Visual meditation has helped me so much in the way I run. It’s kind of funny, because I learned about it as a coping mechanism for my post traumatic stress disorder. Meditation has been known for its benefits when it comes to mental health. The brain however isn’t the only organ who benefits with consistent meditation.
In a study published in 2012 in the edition of Circulation: Cardiovascular Quality and Outcomes found that meditation can play a large part in improving heart health. To kick off the study, 201 people with coronary eat disease were given the option of taking a class on either transcendent meditation or health through diet and exercise. After five years, it was found that those who had chosen to pursue meditation had reduced their overall risk of stroke, heart attack and death by an amazing 48%
I remember taking a meditation workshop taught by an ex cardiovascular surgeon who has been studying breath work, and the positive impact it can have on the heart and body in general. Laying on our backs in Savasana, she showed us different breathing techniques to use in different situations. She then told us how as we grow older, we forget to breathe properly. This is due to the stress we experience in certain life events in which our breathing becomes more irregular. With the help of meditation, we can re learn how to properly breathe by simply taking time to notice our breathing patterns and playing with various exercises. This will also bring in a load of positive impacts to the physical and mental body.
For some, meditation can be quite difficult, especially when we first try. Not going to lie, I struggled many years in trying to meditate. In my mind, I had to sit on my bolster and wait in silence. Living with multiple anxiety disorders, my mind would go all over the place and I would forget to breathe altogether. That’s when my therapist introduced me the visual meditation, which is a meditation method using visuals like positive images, symbols, nature etc and using mantras and breath work to help calm the mind while the body is in a relaxed state.
There are many ways to do it, but here is how I do it:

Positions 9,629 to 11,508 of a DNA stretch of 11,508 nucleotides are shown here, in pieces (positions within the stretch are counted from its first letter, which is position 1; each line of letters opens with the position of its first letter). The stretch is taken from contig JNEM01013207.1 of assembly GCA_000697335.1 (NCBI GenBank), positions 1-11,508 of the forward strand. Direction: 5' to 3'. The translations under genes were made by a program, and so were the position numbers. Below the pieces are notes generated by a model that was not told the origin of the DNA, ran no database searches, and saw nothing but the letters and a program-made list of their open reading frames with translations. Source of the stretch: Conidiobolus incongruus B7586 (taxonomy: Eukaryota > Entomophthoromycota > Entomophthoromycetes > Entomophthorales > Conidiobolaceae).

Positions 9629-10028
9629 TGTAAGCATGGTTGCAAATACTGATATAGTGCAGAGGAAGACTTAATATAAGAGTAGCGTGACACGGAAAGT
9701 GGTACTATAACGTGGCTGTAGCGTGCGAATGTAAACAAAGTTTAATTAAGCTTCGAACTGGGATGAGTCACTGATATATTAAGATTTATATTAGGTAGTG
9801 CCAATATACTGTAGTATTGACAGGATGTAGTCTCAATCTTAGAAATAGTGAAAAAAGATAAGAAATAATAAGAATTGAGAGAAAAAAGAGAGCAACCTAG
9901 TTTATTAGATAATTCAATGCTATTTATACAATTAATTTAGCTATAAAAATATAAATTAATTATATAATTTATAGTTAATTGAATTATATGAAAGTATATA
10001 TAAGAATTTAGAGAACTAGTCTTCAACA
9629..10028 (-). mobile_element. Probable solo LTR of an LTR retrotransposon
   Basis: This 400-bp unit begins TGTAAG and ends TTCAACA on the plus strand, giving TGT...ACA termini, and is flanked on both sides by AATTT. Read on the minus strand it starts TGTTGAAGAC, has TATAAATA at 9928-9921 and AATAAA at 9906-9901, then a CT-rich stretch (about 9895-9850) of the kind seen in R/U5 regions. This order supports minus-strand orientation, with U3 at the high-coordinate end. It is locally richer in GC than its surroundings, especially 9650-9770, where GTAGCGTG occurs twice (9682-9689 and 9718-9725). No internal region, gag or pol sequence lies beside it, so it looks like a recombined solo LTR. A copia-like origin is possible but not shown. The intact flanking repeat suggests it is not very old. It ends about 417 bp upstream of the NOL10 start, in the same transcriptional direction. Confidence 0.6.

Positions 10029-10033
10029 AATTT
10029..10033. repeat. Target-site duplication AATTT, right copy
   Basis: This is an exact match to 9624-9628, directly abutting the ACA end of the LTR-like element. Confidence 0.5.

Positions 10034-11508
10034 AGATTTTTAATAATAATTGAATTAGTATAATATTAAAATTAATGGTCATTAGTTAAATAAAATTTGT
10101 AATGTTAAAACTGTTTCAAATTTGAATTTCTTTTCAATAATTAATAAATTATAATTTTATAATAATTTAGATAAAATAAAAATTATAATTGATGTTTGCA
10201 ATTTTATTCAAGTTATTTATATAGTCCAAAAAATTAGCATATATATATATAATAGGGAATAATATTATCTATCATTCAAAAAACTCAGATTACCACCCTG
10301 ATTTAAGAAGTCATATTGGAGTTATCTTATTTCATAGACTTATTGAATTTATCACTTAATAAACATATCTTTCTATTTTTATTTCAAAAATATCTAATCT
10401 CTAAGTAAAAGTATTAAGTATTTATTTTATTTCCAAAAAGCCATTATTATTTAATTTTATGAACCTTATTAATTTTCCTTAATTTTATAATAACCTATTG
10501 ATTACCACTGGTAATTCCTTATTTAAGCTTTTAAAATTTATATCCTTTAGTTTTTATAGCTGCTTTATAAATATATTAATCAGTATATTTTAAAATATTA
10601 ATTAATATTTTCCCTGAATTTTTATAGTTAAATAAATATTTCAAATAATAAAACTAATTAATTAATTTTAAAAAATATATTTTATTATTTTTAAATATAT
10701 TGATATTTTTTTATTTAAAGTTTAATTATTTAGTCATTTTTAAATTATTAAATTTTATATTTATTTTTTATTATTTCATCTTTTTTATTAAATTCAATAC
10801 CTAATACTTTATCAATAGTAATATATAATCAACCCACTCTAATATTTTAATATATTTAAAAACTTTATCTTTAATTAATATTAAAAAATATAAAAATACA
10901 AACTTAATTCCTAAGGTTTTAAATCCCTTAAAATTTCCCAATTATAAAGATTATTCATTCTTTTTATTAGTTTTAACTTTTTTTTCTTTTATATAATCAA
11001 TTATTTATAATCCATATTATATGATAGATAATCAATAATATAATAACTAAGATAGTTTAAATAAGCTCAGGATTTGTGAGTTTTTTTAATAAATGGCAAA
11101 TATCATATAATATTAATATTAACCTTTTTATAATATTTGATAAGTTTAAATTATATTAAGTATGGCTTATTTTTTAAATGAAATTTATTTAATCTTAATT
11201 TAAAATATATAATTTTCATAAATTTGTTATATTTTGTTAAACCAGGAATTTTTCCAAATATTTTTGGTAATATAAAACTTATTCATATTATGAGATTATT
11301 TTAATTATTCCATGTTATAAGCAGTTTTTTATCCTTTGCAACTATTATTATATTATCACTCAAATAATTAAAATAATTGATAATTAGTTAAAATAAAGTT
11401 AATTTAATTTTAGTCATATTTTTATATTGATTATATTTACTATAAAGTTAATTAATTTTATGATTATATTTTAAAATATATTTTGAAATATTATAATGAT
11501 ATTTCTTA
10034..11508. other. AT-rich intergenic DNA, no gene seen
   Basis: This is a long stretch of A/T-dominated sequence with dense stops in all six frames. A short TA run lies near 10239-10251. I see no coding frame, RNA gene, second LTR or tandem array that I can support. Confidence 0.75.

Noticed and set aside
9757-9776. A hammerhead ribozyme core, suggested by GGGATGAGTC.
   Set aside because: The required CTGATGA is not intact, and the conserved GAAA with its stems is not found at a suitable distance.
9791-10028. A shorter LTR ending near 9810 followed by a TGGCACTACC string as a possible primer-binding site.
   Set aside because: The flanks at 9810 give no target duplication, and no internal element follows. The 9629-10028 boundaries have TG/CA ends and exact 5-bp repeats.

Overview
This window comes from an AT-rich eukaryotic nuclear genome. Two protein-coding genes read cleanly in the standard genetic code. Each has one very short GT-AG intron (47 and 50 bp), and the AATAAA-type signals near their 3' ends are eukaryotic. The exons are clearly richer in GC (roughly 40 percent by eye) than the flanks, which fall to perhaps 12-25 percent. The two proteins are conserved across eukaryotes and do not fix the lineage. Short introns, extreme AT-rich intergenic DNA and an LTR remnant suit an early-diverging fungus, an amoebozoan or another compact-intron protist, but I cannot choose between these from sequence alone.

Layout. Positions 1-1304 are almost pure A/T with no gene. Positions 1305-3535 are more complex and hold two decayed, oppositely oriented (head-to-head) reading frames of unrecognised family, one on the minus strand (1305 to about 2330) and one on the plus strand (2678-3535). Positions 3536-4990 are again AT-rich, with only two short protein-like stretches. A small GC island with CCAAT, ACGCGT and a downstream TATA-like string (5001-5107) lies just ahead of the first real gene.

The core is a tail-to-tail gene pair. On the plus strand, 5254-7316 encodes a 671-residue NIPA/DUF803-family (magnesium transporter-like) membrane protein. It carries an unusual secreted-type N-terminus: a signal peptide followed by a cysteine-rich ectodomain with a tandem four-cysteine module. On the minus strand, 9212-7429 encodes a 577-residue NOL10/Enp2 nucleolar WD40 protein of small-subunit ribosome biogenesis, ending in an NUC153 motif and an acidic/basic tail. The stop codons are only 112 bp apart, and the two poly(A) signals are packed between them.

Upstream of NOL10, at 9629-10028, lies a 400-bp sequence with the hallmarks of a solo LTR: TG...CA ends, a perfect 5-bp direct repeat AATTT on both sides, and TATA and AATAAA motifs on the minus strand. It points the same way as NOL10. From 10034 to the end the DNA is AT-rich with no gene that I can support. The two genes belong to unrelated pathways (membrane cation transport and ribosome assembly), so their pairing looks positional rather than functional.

1) Finding a nice visual aid to look at. Usually I like to go outside and look at nature, but when I am inside, I look at a nice nature picture I took. Focused on the visual, I take one deep breath in, hold, and then release out of my mouth. I usually do this 3 or 4 times. After, I simply let my gaze stare at the visual and in my mind I focus on my breathing.
2) While running, I will focus on a visual. This can be a root on the trail ahead, or the trees etc. As I am running and looking at my subject, I focus on doing deep breathes in, and deep breaths out. This can be very tricky at first because we really need to focus on our pace and sometimes when we run we easily fall out of breath. When I start to struggle, I walk and let my breath catch up and then start running again.
Meditation while I run really made me tune in more to my body and the environment I am in. I used to get so anxious running in the city and ever since I started doing breath work while on my urban runs, I have noticed a huge decrease in my stress levels. Not only has it helped me find peace within, but my runs and training weeks have improved greatly.
A 2016 study published in Translational Psychiatry found that combining meditation with running reduces symptoms of depression by 40% on depressed participants. It is clear that meditation during runs is nothing but good. Being able to incorporate it in your training log enables a better experience in every way possible. If you’re like me, and don’t really know where to start, I suggest reading about the different types of meditation to find the right one that fits for you.
Visual Meditation Series by Alexandra Côté-Durrer is a professional photographer, trail runner, and mental health advocate based in Sainte-Adele, QC Canada.
Her main canvas is Canada, particularly her home province of Quebec. Alexandra loves discovering and inspiring others to wander around her home province by showcasing some photographs, writing stories about her adventures, and of course creating content for tourism and adventure companies.
Alexandra’s goal is to work alongside amazing and inspiring companies constantly creating authentic and timeless content all over Quebec and Canada. She has been concentrating on commercial photography for over 7 years now and is currently focusing on adventure storytelling.
You can find more of her work on her pages:
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